Author(s): Lucas Davi, David Gens, Christopher Liebchen, Ahmad-Reza Sadeghi

Download: Paper (PDF)

Date: 27 Feb 2017

Document Type: Reports

Additional Documents: Slides Video

Associated Event: NDSS Symposium 2017


Kernel exploits constitute a powerful attack class allowing attackers to gain full control over a system. Various kernel hardening solutions have been proposed or deployed in practice to protect the kernel against code injection (e.g., DEP) or code-reuse exploits (e.g., CFI). However, the security of all these hardening techniques relies heavily on the assumption that kernel page tables cannot be manipulated, e.g., by means of dataonly attacks. Ensuring kernel page tables integrity is not only essential for kernel security but also a challenging task in practice since existing solutions require hardware trust anchors, costly hypervisors, or inefficient integrity checks.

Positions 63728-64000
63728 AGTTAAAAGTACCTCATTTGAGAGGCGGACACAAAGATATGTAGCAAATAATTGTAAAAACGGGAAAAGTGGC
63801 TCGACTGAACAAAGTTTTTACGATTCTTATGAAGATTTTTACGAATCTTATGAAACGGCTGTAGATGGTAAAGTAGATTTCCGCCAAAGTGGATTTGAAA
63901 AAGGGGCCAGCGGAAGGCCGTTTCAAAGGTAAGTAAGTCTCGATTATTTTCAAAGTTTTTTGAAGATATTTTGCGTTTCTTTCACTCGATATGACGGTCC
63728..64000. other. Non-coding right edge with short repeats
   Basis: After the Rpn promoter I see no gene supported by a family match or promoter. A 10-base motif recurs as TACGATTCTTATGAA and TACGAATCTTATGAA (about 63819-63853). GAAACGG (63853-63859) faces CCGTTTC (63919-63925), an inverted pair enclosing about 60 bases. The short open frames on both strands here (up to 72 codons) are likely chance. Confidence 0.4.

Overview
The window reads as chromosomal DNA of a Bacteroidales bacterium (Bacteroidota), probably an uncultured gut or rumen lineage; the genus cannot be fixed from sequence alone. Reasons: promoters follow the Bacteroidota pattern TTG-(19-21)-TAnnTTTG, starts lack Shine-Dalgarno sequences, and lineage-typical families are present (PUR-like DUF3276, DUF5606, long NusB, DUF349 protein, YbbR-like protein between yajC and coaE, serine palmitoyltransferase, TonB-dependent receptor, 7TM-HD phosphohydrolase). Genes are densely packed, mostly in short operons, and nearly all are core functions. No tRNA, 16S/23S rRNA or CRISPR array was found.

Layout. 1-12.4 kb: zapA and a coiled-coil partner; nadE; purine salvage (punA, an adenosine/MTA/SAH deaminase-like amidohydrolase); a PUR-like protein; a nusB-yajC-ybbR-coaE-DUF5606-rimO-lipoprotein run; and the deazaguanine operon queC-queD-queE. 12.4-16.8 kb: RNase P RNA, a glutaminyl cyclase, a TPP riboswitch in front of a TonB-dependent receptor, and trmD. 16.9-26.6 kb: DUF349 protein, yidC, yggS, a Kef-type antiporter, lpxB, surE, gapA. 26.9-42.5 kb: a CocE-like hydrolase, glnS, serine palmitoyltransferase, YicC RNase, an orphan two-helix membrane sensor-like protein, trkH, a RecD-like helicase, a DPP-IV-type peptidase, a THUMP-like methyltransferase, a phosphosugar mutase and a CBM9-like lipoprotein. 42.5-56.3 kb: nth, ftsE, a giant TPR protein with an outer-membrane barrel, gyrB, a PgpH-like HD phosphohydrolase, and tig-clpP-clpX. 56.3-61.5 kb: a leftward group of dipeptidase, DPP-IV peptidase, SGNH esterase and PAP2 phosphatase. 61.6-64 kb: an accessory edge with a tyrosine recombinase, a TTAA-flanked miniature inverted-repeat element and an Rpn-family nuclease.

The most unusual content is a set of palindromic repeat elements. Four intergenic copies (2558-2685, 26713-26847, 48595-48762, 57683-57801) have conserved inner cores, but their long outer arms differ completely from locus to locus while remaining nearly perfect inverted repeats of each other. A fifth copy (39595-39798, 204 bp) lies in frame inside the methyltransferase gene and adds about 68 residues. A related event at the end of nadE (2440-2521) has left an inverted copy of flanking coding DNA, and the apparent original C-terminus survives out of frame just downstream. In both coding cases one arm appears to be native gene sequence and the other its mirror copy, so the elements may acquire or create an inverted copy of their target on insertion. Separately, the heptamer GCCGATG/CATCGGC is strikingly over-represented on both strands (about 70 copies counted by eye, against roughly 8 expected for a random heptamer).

In this paper, we first motivate the importance of protecting kernel page tables by presenting a data-only attack against page tables to bypass the recently released CFI-based (Linux) kernel hardening technique RAP. Thereafter, we present the design and implementation of PT-Rand, the first practical solution to protect kernel page tables that does not suffer from the mentioned deficiencies of previous proposals. PT-Rand randomizes the location of page tables and tackles a number of challenges to ensure that the location of page tables is not leaked. This effectively prevents the attacker from manipulating access permissions of code pages, thereby enabling secure enforcement of kernel exploit mitigation technologies such as CFI. We extensively evaluate our prototype implementation of PT-Rand for the current Linux kernel on the popular Linux distribution Debian and report a low overhead of 0.22% for common benchmarks. Moreover, we combine RAP with PT-Rand to protect RAP against data-only attacks on kernel page tables.